Physiotherapist fined $120K
In a landmark decision, a Tasmanian court has fined a suspended physiotherapist $120,000 for knowingly presenting 11 unqualified people as registered health practitioners in aged-care facilities.
The fine was the largest fine available for offences under the National Law1 in Australia and it was handed down following suspended physiotherapist Michael Dempsey being convicted by AHPRA for holding out.
“The deliberate, intentional and deceptive behaviour uncovered as part of this case is of the most serious kind perpetrated on vulnerable people in aged-care facilities,” said AHPRA CEO Martin Fletcher.
“It also highlights the importance of the public and employers checking the online national register of practitioners to make sure services are being provided by a registered health practitioner. If you think someone is not registered — and they should be — tell AHPRA.”
Complaint alerts AHPRA
AHPRA started its investigation after receiving a complaint from a registered chiropractor employed by Dempsey’s company, Libero Health Care Pty Ltd (Libero).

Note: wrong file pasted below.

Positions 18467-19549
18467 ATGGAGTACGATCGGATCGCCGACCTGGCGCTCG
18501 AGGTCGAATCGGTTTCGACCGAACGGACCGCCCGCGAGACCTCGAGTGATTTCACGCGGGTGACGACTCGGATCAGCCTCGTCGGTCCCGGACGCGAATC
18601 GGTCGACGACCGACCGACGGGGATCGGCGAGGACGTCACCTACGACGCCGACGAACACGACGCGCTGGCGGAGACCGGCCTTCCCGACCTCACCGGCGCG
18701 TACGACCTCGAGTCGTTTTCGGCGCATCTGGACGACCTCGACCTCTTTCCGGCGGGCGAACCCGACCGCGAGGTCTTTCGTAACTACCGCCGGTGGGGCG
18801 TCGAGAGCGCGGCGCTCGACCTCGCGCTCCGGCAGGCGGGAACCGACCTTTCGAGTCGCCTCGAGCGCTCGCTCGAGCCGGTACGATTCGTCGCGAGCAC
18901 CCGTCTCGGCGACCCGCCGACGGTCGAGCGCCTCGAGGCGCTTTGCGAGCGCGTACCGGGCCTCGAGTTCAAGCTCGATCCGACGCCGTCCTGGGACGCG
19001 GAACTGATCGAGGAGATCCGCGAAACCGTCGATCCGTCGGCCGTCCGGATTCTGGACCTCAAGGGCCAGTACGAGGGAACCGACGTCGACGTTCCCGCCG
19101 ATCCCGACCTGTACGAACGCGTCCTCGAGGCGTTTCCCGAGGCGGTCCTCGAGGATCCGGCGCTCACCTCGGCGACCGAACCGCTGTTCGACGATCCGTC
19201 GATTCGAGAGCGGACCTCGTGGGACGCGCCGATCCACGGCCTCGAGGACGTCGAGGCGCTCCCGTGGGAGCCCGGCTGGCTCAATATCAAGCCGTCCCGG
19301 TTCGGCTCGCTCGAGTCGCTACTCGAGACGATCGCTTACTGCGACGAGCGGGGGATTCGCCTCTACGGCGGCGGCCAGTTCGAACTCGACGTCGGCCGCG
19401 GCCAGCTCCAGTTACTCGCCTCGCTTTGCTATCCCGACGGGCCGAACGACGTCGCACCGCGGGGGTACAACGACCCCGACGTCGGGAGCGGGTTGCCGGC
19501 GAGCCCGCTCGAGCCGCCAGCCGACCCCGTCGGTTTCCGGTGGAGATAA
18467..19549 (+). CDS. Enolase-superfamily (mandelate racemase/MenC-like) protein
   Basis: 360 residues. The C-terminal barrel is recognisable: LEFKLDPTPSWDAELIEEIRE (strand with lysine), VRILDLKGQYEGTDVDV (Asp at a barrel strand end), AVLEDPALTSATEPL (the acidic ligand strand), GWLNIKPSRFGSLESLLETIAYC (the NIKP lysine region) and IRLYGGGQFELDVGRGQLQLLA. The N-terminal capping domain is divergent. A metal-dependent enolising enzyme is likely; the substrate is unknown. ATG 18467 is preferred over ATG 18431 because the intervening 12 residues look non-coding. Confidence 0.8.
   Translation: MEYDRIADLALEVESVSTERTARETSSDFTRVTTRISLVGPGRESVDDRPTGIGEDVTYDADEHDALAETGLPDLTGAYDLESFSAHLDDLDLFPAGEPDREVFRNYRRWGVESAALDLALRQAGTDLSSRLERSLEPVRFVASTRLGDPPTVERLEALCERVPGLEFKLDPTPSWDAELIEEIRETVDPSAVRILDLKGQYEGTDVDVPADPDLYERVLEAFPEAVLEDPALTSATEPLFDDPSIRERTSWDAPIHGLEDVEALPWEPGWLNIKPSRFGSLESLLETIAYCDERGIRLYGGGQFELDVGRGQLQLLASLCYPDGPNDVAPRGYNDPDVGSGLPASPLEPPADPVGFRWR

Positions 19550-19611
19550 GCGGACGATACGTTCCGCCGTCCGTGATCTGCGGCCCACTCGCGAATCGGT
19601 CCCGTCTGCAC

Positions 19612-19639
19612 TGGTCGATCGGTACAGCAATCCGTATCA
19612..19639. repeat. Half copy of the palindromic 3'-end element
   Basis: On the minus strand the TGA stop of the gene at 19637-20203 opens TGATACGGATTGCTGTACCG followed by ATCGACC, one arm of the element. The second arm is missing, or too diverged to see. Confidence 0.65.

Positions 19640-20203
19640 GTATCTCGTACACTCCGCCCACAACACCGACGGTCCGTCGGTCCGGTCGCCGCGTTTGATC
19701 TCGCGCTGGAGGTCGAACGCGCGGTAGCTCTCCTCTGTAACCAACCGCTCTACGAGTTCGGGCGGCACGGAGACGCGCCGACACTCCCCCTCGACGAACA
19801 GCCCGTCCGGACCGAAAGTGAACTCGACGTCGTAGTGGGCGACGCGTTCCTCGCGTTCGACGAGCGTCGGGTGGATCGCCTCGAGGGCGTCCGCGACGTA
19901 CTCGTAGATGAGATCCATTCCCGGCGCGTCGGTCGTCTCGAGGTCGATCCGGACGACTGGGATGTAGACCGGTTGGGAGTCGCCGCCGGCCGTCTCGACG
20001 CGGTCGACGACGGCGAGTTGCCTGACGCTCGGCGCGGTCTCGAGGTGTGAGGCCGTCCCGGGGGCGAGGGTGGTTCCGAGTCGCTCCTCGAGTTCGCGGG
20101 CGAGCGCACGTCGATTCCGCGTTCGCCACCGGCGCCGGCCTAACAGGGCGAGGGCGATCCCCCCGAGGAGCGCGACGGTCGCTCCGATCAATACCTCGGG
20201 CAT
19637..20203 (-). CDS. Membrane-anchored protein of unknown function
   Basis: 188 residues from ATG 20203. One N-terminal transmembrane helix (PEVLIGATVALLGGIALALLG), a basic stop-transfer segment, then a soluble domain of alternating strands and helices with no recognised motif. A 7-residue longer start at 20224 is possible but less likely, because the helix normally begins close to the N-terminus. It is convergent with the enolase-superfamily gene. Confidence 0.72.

Following its investigation, AHPRA alleged that Libero was engaging unregistered people to provide regulated health services, specifically complex health care to residents at aged-care facilities. AHPRA also alleged that the people held out by Libero to deliver services were not registered practitioners and had been instructed to falsely assume/sign the names of registered practitioners when providing treatment to residents in the aged-care facilities they visited.
The people held out came from unrelated sectors, including hospitality and transport, to provide pain management services to around 78 patients whose ages ranged from 67 to 99 years of age across several aged-care facilities in Tasmania.
On 21 January 2019, Libero was placed into liquidation and is no longer trading and on 27 September 2018, Dempsey had his registration as a physiotherapist suspended by the Physiotherapy Board of Australia.
Physiotherapy Board of Australia Chair Kim Gibson and Occupational Therapy Board of Australia Board Chair Julie Brayshaw joined in unison to welcome the court’s ruling as a strong deterrent.
“To claim another person is registered, when they are not, is serious as it puts vulnerable people at risk and threatens patient safety. We expect registered practitioners to know better. This type of intentional, unlawful behaviour will not go unchecked. Together with AHPRA, we as national boards will continue to ensure regulation of physiotherapists and occupational therapists to protect the public,” they said.
Anyone with concerns about whether an individual holds registration with a national health profession board can check the register of practitioners maintained by AHPRA. If they are not listed, contact AHPRA on 1300 419 495.
1. Health Practitioner Regulation National Law, as in force in each state and territory (the National Law).
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